Alphabet Soup The online platform is an encyclopaedia of LGBTQ+ identities

Cover Image - Alphabet Soup
WordsAlix-Rose Cowie

The gender binary of man vs woman is an all too narrow pencil box for the rainbow of human identities. Alphabet Soup is the online platform teaching people that there’s an identity for every letter of the alphabet beyond L, G, B and T.

Co-founders Lu Bailey and Nathan Maradei met at Bath Spa University. Having both grappled with their own identities they were aware of the importance — and lack — of a resource that defined the spectrum of sexualities and genders to identify with.

Alphabet Soup was first conceived as an event where these different terms could be discussed, but Lu and Nathan soon realized they could reach far more people with a website. “Being online, we are accessible whether you live in Manchester or Moscow,” Lu says. “Plus, it's more anonymous. We like to see Alphabet Soup as that place where you can ask all the questions you wouldn’t ask your newly out niece.”

The design of the website is clean, colorful and welcoming. When a user reaches the homepage they can choose to explore the Alphabet section or the Soup section, where the team shares some of their favorite articles and more information about themselves. Clicking on Alphabet opens an index of identities with written descriptions — from agender (someone who is without gender, or personally rejects the concept of gender for themselves) to unsure (the act of questioning one’s sexuality or gender identity, sometimes used as an identity in and of itself), and everything in between.

Often we understand a concept by giving words to it, and once we have found the right words then we can begin to speak to each other. “Something we talked about a lot when we were starting up Alphabet Soup was that we didn’t want to imply any pressure for people to define themselves by strict labels,” Nathan says.

“But sometimes, finding the language that describes how you feel about yourself is the path to exploring it, or becoming comfortable. Having a common point of reference in terms of the language we use to talk about ourselves means being able to communicate, and it means normalizing our experiences. When society starts being able to talk about queer identities, it chips away at the taboo around them."

To write the descriptions Nathan and Lu looked to YouTuber Ash Hardell who wrote the book ABC’s of LGBT+. They cross-referenced the descriptions in the glossary of the book with their own community online and in real-life to get more comprehensive definitions.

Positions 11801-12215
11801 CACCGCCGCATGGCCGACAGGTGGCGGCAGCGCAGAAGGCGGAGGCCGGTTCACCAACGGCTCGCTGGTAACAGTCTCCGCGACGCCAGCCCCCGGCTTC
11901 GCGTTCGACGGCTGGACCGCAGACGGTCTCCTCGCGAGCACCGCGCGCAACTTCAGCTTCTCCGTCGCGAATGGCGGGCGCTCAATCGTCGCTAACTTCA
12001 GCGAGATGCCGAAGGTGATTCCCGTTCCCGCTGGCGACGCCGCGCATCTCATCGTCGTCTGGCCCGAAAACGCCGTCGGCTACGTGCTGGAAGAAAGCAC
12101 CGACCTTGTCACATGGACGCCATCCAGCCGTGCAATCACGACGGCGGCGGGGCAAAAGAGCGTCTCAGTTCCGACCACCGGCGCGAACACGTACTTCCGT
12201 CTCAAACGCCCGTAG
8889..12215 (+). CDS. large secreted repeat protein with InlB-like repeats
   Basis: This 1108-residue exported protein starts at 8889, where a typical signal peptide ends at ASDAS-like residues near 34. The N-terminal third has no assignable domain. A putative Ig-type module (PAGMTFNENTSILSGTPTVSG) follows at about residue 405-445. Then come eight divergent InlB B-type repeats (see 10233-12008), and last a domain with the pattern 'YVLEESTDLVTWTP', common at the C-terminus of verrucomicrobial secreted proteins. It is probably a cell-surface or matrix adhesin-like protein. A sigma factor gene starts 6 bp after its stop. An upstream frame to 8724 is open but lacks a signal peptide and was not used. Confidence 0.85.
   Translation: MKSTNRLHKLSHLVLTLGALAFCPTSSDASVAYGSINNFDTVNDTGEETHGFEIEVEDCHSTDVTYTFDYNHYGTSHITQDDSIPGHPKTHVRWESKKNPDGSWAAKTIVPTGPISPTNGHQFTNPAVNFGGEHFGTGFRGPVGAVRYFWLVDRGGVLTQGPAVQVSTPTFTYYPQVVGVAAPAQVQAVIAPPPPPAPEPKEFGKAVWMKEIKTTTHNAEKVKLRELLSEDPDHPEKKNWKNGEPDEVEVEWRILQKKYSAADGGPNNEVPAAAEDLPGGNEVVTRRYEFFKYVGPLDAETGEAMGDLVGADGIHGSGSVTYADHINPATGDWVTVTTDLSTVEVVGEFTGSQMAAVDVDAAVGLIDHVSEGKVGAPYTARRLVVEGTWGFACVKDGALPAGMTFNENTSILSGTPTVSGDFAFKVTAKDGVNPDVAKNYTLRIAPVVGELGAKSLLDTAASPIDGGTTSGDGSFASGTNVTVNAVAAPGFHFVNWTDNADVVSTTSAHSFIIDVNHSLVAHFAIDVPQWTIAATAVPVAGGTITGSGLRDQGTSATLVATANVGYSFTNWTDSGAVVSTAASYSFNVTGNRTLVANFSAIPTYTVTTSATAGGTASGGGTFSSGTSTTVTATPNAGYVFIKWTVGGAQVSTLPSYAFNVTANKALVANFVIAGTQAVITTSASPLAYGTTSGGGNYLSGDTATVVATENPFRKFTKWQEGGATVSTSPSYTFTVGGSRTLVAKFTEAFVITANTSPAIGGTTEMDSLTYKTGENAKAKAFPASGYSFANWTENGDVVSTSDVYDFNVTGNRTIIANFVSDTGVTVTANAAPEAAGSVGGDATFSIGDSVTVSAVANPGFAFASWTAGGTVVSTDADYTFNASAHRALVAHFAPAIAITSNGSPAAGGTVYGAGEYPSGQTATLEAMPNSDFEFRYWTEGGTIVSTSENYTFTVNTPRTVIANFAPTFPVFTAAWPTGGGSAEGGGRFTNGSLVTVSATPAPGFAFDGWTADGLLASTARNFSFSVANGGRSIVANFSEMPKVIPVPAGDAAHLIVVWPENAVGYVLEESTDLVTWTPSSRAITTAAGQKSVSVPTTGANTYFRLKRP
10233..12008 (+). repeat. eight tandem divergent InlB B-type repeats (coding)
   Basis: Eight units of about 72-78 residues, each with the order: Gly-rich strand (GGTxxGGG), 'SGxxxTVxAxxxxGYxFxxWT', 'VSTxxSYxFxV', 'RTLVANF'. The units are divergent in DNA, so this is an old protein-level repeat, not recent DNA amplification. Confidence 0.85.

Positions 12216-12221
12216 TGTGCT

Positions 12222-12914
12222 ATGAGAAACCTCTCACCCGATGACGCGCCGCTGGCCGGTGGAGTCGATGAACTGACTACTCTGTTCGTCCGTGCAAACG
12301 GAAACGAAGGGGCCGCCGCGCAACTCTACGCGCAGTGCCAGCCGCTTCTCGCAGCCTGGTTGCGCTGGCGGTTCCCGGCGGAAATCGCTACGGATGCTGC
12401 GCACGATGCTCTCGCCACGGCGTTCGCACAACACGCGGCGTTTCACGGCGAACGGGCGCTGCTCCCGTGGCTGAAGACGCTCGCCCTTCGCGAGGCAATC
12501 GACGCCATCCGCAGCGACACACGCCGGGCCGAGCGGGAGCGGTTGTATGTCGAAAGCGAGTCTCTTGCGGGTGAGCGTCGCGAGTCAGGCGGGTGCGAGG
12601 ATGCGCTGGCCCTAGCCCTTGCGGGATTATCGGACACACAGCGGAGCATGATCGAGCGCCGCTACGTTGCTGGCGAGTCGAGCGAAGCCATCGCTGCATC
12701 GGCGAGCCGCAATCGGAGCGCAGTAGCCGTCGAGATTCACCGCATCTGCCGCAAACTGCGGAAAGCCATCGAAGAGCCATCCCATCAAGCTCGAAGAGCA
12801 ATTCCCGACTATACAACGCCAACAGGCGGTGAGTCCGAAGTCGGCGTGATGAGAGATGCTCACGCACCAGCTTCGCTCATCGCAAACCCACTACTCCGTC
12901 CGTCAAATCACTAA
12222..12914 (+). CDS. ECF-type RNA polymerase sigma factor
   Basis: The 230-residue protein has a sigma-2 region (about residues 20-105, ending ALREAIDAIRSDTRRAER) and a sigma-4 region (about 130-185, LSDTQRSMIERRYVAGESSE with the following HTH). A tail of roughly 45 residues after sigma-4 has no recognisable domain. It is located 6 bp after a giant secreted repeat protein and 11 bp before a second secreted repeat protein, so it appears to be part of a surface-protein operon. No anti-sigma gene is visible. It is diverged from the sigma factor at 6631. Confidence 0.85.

But they went further than just providing an ABC; clicking on any of the terms opens a portal to content submitted by people who identify in this way. Personal essays, poems, artworks or audio interviews share first-hand experiences of what it’s like to be pansexual or non-binary, to come out or to be misgendered.

Considering people still struggle with the difference between gender and sexuality, the work of Alphabet Soup and others like it is vital. “It’s naïve to believe that gay men want to be women, or that trans women just don’t want to admit they’re homosexual,” Lu says. “It’s simply not true but I think it’s a misunderstanding that needs to be taught about.”

In this sense, Alphabet Soup is a reminder of the power of the world wide web as a place to find common ground and a place to enlighten and educate, especially for LGBTQ+ people exploring their identity.

“Finding LGBTQ+ content online can be people’s first exposure to the community even existing,” Nathan says. “In the same way that representation in media helps people realize that being LGBTQ+ is normal, the internet can show real-life queer people talking about their identities, their lives and their experiences. If you’re first starting to question your identity, or if you just want to learn more about gender and sexuality, it can be very daunting to approach those conversations face to face, so finding people online can be lifesaving.”

It is through people like Nathan, Lu and the rest of the Alphabet Soup team, who dare to express themselves to help others, that progress is made. “I think the more people become vocal about their realities, the more information can spread,” Nathan says.

“There’s still a lot of work to be done, and it’s still not safe for a lot of people to be as open about their identity as they’d like, but things are getting better. Teenagers in 2018 are much more knowledgeable on gender than they were in 2015, and that can only be a good thing.”

This story is part of our Through The Prism of Pride series, where we present stories from LGBTQ+ communities around the world. From London to Lagos, we explore how creative expression can bring about change, understanding and acceptance. See the whole series here.